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Designing the Perfect Colorful Kitchen

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Designing the Perfect Colorful Kitchen

The joy of being an interior designer is getting the opportunity to push the design boundaries every once in a while. In doing some inspiration research for an upcoming kitchen design project, I began to notice the rarity of kitchens with really interesting color stories. I'm not necessarily criticizing the choices designers and homeowners have made, but we need more color in this world! 

And, like I do, I started pondering the idea of how best to design a kitchen filled with color in such a way that it could be changed as color preferences changed. So, I went searching for some perfect examples and came up with this simple list of ways to design your next kitchen with color for a real show-stopping design.  

Paint is your friend. Of course, the easiest way to bring color into your kitchen design is to use paint in smart ways. A neutral palette of surfaces and cabinetry is the perfect opportunity to go bold with colorful walls. The beauty of using paint for your splash of color is how you can always change it depending on color mood.

Fabric and decor adds the right amount of color in the right places. Similar to paint, decorative elements can also be the perfect way to bring color into a space. In the space below, a simple roman shade brings in a nice punch of color in this otherwise neutral space. Window treatments and upholstered barstools are great ways to bring in colorful fabrics. Consider too the connection with adjacent rooms. It will make all the difference in how the kitchen connects with the rest of the house.

Requiring slightly more devotion, go bold with your backsplash. In the grand scheme of things, a backsplash provides you a great design opportunity to be bold with your chosen color. And, if you want to switch it out down the road, it's only slightly more disruptive to change out. The key here, by the way, is to make the other surfaces relatively neutral.

Nothing screams devotion like cabinetry in a specific color. For the true color devotees, this is your chance to go bold or go home. While not as easy to change out down the road, putting a color on your cabinets makes the strongest statement. In the examples below, notice how smartly color is used. While bold, in their own certain ways, each room has a strong color story mixed with beautiful neutrals. The proportions are all balanced and the color doesn't over power the rooms. If you're going to paint your cabinetry, consider a subdued color, a white washed blue or lighter version of your favorite color. This keeps the room from feeling like a clown house. 

Depending on your level of devotion or propensity to risk taking, having a colorful kitchen isn't out of reach. I hope these examples of colorful kitchens have shown you how easy it can be without locking yourself into a color (unless that's what you want). Don't be afraid to use a little color in a bold way. And, if you need help navigating the design world, give JASON BALL interiors a call. We're glad to help.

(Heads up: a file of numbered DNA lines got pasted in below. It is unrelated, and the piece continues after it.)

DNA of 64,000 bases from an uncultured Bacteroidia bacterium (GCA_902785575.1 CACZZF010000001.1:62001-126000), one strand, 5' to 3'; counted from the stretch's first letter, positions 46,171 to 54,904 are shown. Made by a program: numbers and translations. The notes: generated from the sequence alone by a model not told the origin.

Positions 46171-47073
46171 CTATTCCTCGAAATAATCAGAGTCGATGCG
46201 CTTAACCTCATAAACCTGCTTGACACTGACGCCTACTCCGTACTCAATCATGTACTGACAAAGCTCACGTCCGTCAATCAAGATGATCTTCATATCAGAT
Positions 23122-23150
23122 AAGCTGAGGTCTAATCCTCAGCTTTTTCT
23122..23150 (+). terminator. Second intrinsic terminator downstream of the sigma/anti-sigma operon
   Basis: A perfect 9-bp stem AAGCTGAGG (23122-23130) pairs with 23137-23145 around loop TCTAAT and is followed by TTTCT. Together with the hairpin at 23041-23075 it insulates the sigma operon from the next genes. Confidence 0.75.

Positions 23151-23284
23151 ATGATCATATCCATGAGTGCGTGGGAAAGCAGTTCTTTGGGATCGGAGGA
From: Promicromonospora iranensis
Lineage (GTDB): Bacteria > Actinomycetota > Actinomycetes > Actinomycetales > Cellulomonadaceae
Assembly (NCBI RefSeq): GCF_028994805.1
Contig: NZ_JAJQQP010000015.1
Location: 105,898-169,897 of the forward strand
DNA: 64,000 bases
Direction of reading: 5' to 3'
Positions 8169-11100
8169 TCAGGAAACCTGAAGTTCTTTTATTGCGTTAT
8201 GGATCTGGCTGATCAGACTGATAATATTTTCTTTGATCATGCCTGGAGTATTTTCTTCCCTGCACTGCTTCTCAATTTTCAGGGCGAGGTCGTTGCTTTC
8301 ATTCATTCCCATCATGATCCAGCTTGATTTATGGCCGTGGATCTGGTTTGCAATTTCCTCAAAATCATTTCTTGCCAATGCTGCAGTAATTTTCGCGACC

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Glass as a Design Element

As interior designers, the JBi team is constantly looking for ways to push our own boundaries and bring fresh ideas to the table with our clients. I was recently asked by a client what I thought of doing a stair railing out of glass. It wasn't that I hadn't seen it done before or was opposed to the idea, I just didn't think she would like it. This simple conversation reminded me on the importance of looking out for ways to use standard materials in new and different ways from what we expect. Glass is one of those materials we use in a multitude of ways on a regular basis - shower enclosures, windows and doors, glass tile. But what does it look like when we use this material in an application beyond the unexpected? Well, that's what this post is all about. I went searching for examples of glass used in expected and unexpected ways. The comparison shows how we can take the use of this material and elevate it beyond the norm.

Shower Enclosures. We all know the frameless shower enclosure. Beautifully radiant 3/8" glass with polished edges paired with simply elegant hardware creates a stunning shower stall. But what if we took the use of glass to the edge and created the entire bathroom inside a glass room? This use allows us to "carve" out a bathroom of a room without making the room feel smaller. The glass keeps the room visually open and allows for transference of light throughout the space.

Design by TURETT COLLABORATIVE ARCHITECTS

Photograph by Elad Gonen and Zeev Beech

Doors, windows and walls, oh my! This will sound silly, but we all know about the use of glass in doors and windows. Yes, the first picture below pushes the boundary slightly by using a set of windows as an entire wall. But, glass is rarely used as internal walls in a building (see previous bathroom example too). In an open space, glass walls can be used as room dividers to maintain the openness, but also provide a little extra privacy and feeling of division between specific use areas.

Design by thirdstone, inc

Design by Morlen Sinoway Atelier

Stair railings and steps. The house on which we're working (mentioned above) will be a contemporary home with glass used in some interesting and different ways. It feels like a natural extension then to use glass as the stair railings. We're going to combine the glass with metal posts and handrail. The next natural extension would be to take the glass from the railings and use it as the actual steps. The open glass steps keeps what would otherwise be an imposing architectural feature light and airy.

Design by Manchester Architects Inc

Design by AR Design Studio Ltd

Glass backsplash. Besides shower enclosures, glass tile is probably the other most common use of glass. Mosaics or larger format tiles are used in bathrooms and as kitchen splashes to create a range of different looks - contemporary to traditional. The beauty of glass in this form is its flexibility. Recently though I've started seeing glass backsplashes take on a slightly different form as back-painted sheet glass. This look is super contemporary and easy to clean, an appealing benefit on both fronts.